I have solved a great many pigeonhole principle problems so far. Now I am stuck with this.The statement of the problem runs as follows-

Let $p$ be an odd prime. Consider $p-1$ positive integers $x_1,x_2,x_3,...,x_{p-1}$, none of which is divisible by $p$. Then consider all possible sums of the form $\pm x_1 \pm x_2 \pm x_3 \pm \cdots \pm x_{p-1}$. Clearly there are $2^{p-1}$ such sums. Prove that at least one among these sums is divisible by $p$.

  • $\begingroup$ Can we use Euler's theorem here? $\endgroup$
    – ShBh
    Nov 6, 2017 at 8:27
  • $\begingroup$ Euler's theorem seems like a strange thing to look for, since there are no exponents to speak of. I mean, it's an IMO shortlist, so it's possible that the solution in some convoluted way involves Euler's, but it wouldn't be my first choice of approach. $\endgroup$
    – Arthur
    Nov 6, 2017 at 8:29
  • $\begingroup$ @Arthur Actually I thought about the congruence $2^{P-1}≡1 (mod P)$ for $P$ prime $\endgroup$
    – ShBh
    Nov 6, 2017 at 8:50
  • $\begingroup$ $2^{p-1}$ is just counting the number of different sums (i.e. the number of pigeons). Manipulating that with Euler's makes no sense, at least to me. It is the sums themselves (i.e. the actual pigeons) that you have to manipulate with modular arithmetic, not the number of sums. $\endgroup$
    – Arthur
    Nov 6, 2017 at 8:58
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    $\begingroup$ @ShubhrajitBhattachrya Yeah, I forgot to mention that. $\endgroup$ Nov 6, 2017 at 9:10

2 Answers 2


We will prove by induction the following

Claim. Let $1\le k \le p-1$ be an integer. Suppose that $x_1, x_2, \ldots, x_k$ are integers, none of them divisible by $p$. Then the set $$\{\varepsilon_1x_1 + \varepsilon_2 x_2 \ldots +\varepsilon_k x_k \pmod{p} \ \colon \ \varepsilon_i \in \{\pm 1\} \text{ for } i=1,2,\ldots,k \}$$ has at least $k+1$ elements.

Proof. If $k=1$ then the thesis is true. Indeed, since $p \nmid x_1$, $$x_1 \not\equiv -x_1 \pmod p \iff 1 \not\equiv -1 \pmod p$$ which is true as $p$ is odd.

Suppose now that for some $1\le k<p-1$ the set $$\{\varepsilon_1x_1 + \varepsilon_2 x_2 \ldots +\varepsilon_k x_k \pmod{p} \ \colon \ \varepsilon_i \in \{\pm 1\} \text{ for } i=1,2,\ldots,k \}$$ has at least $k+1$ elements. If this set has $k+2$ distinct elements then clearly the set $$\{\varepsilon_1x_1 + \varepsilon_2 x_2 \ldots +\varepsilon_k x_k + x_{k+1} \pmod{p} \ \colon \ \varepsilon_i \in \{\pm 1\} \text{ for } i=1,2,\ldots,k \}$$ has at least $k+2$ elements and therefore its superset $$\{\varepsilon_1x_1 + \varepsilon_2 x_2 \ldots +\varepsilon_k x_k + \varepsilon_{k+1} x_{k+1} \pmod{p} \ \colon \ \varepsilon_i \in \{\pm 1\} \text{ for } i=1,2,\ldots,k,k+1 \}$$ has at least $k+2$ elements as well. Thus the thesis of the claim is true in this case.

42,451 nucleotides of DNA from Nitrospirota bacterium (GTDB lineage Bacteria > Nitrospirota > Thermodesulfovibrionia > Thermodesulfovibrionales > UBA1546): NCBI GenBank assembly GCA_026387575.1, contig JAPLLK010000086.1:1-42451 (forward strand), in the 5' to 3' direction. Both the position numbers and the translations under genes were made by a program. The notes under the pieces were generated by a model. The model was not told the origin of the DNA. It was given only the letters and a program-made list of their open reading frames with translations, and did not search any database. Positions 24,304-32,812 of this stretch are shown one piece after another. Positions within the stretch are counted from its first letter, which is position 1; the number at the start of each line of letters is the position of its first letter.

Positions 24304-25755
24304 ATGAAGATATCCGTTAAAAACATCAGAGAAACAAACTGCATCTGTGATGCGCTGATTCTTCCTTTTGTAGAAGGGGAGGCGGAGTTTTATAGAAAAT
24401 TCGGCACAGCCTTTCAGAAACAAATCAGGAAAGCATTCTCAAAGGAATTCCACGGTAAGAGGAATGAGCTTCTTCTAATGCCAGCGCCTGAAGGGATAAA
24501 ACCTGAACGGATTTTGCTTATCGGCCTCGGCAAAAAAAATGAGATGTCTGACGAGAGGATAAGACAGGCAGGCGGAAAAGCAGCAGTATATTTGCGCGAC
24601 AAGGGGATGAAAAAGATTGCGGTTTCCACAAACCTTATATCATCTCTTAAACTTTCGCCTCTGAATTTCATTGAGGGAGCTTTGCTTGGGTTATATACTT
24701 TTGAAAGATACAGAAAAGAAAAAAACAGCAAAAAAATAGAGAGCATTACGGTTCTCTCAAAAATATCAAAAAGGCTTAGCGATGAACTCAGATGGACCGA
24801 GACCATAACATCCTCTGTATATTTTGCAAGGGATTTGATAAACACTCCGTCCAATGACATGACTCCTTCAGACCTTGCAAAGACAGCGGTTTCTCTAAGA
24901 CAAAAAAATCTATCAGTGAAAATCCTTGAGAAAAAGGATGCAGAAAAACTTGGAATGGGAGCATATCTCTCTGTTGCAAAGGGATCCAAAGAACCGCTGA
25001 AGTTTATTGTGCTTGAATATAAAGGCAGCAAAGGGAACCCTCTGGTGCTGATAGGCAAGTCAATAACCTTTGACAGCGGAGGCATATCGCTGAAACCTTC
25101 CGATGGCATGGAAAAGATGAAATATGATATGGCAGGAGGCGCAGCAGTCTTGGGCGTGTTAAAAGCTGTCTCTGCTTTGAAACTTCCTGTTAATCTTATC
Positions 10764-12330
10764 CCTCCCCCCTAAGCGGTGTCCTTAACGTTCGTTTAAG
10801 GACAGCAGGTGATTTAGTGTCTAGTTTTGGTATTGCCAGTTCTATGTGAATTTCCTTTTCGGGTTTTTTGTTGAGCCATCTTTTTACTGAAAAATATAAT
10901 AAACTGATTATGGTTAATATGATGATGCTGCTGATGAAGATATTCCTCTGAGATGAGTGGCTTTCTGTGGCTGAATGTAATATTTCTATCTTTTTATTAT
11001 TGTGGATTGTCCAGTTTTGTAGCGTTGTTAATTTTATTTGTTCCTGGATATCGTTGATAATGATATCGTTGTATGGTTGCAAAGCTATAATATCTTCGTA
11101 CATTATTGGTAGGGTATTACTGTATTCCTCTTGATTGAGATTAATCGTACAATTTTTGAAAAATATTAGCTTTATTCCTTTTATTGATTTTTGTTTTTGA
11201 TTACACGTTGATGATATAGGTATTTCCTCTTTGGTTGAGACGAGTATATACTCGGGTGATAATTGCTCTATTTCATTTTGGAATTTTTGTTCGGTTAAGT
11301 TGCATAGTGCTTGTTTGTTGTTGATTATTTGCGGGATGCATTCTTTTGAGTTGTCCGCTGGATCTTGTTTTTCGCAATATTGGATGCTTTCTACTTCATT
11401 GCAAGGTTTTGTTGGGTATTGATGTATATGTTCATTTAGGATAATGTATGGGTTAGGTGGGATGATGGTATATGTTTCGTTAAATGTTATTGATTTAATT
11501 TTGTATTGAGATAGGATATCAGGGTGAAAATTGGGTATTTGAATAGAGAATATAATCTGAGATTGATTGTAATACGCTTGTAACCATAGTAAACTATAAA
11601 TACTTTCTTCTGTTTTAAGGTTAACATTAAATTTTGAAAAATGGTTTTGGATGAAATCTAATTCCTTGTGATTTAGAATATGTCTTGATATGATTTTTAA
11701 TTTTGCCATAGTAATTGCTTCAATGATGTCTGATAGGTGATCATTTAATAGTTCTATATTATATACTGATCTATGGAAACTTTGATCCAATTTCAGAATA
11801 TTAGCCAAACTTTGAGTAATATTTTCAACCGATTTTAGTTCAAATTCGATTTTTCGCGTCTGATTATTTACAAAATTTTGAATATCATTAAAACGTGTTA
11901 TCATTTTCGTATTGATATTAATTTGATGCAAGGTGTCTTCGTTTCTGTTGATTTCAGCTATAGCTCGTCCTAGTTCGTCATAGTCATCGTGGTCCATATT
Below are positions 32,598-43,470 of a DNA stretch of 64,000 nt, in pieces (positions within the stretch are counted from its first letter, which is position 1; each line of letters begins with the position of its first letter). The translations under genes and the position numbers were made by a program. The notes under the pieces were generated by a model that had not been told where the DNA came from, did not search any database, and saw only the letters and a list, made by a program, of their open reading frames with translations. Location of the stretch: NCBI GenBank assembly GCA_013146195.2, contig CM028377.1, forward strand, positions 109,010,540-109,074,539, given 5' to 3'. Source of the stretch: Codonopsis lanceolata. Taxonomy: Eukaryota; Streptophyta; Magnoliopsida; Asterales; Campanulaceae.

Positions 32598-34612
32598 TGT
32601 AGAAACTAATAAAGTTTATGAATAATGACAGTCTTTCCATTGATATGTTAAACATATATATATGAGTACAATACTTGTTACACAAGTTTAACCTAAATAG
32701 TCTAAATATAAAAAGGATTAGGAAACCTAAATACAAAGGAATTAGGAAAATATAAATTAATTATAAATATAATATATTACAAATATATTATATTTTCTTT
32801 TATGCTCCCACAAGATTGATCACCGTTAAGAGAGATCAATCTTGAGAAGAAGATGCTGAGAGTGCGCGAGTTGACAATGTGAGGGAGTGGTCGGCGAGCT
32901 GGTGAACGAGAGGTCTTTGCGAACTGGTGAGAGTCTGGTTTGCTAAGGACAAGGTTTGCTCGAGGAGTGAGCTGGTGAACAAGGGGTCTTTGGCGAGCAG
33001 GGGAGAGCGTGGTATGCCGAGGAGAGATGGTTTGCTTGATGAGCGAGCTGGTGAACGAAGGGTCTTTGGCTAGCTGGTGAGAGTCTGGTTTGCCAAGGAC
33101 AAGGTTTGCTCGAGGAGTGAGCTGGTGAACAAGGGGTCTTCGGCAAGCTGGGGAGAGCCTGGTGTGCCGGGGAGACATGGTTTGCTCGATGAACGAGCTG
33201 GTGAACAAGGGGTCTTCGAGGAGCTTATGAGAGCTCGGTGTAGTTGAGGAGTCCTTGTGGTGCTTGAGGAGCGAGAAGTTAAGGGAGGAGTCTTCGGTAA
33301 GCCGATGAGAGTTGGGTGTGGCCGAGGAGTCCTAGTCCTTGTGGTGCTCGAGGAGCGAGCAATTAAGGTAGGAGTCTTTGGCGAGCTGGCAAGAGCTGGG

Suppose now that the set $$\{\varepsilon_1x_1 + \varepsilon_2 x_2 \ldots +\varepsilon_k x_k \pmod{p} \ \colon \ \varepsilon_i \in \{\pm 1\} \text{ for } i=1,2,\ldots,k \}$$ has exactly $k+1$ elements. Let $y_1, y_2, \ldots, y_{k+1}$ be the elements of this set.

We claim that the sets $$\{\varepsilon_1x_1 + \varepsilon_2 x_2 \ldots +\varepsilon_k x_k + x_{k+1} \pmod{p} \ \colon \ \varepsilon_i \in \{\pm 1\} \text{ for } i=1,2,\ldots,k \} = \\ \{y_i + x_{k+1} \pmod p \ \colon \ i=1,2,\ldots,k+1 \}$$ and $$\{\varepsilon_1x_1 + \varepsilon_2 x_2 \ldots +\varepsilon_k x_k - x_{k+1} \pmod{p} \ \colon \ \varepsilon_i \in \{\pm 1\} \text{ for } i=1,2,\ldots,k \}= \\ \{y_i-x_{k+1} \pmod p \ \colon \ i=1,2,\ldots,k+1 \}$$ are distinct. For the sake of contradiction suppose that these sets are equal. Comparing their sum modulo $p$ leads to $$y_1+y_2+\ldots+y_{k+1} + (k+1)x_{k+1} \equiv y_1+y_2+\ldots+y_{k+1} - (k+1)x_{k+1} \pmod p,$$ i.e. $$(k+1)x_{k+1}=-(k+1)x_{k+1} \pmod p.$$ Since $p\nmid x_{k+1}$ and $p\nmid k+1$, we have $1\equiv -1 \pmod p$, which is a contradiction since $p$ is odd. This finishes the proof of the claim. $\square$

We now use the claim for $k=p-1$. It follows that the set $$\{\varepsilon_1x_1 + \varepsilon_2 x_2 \ldots +\varepsilon_{p-1} x_{p-1} \pmod{p} \ \colon \ \varepsilon_i \in \{\pm 1\} \text{ for } i=1,2,\ldots,p-1 \}$$ has at least $p$ elements. Thus one of them is $0 \pmod p$ as there are only $p$ remainders modulo $p$. This finishes the proof.

  • $\begingroup$ amazing use of induction and so elegant a proof!Thank you very much $\endgroup$
    – ShBh
    Nov 6, 2017 at 20:26

How about using the Cauchy-Davenport theorem?

Namely, consider the sets $A_i = \{x_i, -x_i\}$. Since $p$ is odd, $|A_i|=2$ for all $i$. Now observe that $$ |A_1 + A_2| \geq 2 + 2 - 1 = \min\{p, 3\}$$ One can now show by induction that $$|A_1 + \ldots + A_k| \geq \min\{p, k+1\}$$ Indeed, assuming the hypothesis, the theorem gives us $$|A_1 + \ldots + A_k + A_{k+1}| \geq \min\{p, \min\{p, k+1\} + 2 - 1\}=\min\{p, k+2\}$$ and thus at the end $$|A_1 + \ldots + A_{p-1}|\geq \min\{p,p\}=p$$ so in fact we proved something stronger: we can write any residue modulo $p$ as a sum of the form $\pm x_1 \pm\ldots\pm x_{p-1}$.

  • 1
    $\begingroup$ Upon reading the other answer, this seems pretty equivalent, except we used the special case of the theorem to blackbox the explicit inductive step argument. Still, it may help appreciate better what's going on $\endgroup$
    – amakelov
    Nov 6, 2017 at 23:11
  • $\begingroup$ in your proof the use of primality of $p$ is very clear. $\endgroup$
    – ShBh
    Nov 7, 2017 at 9:54
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    $\begingroup$ I just want to point out that the fact that $|A_i|=2$ does not follow from the assumption that $p$ is prime but rather that $p$ is odd. $\endgroup$
    – timon92
    Nov 9, 2017 at 17:58
  • $\begingroup$ oops, thanks! corrected. $\endgroup$
    – amakelov
    Nov 10, 2017 at 4:28

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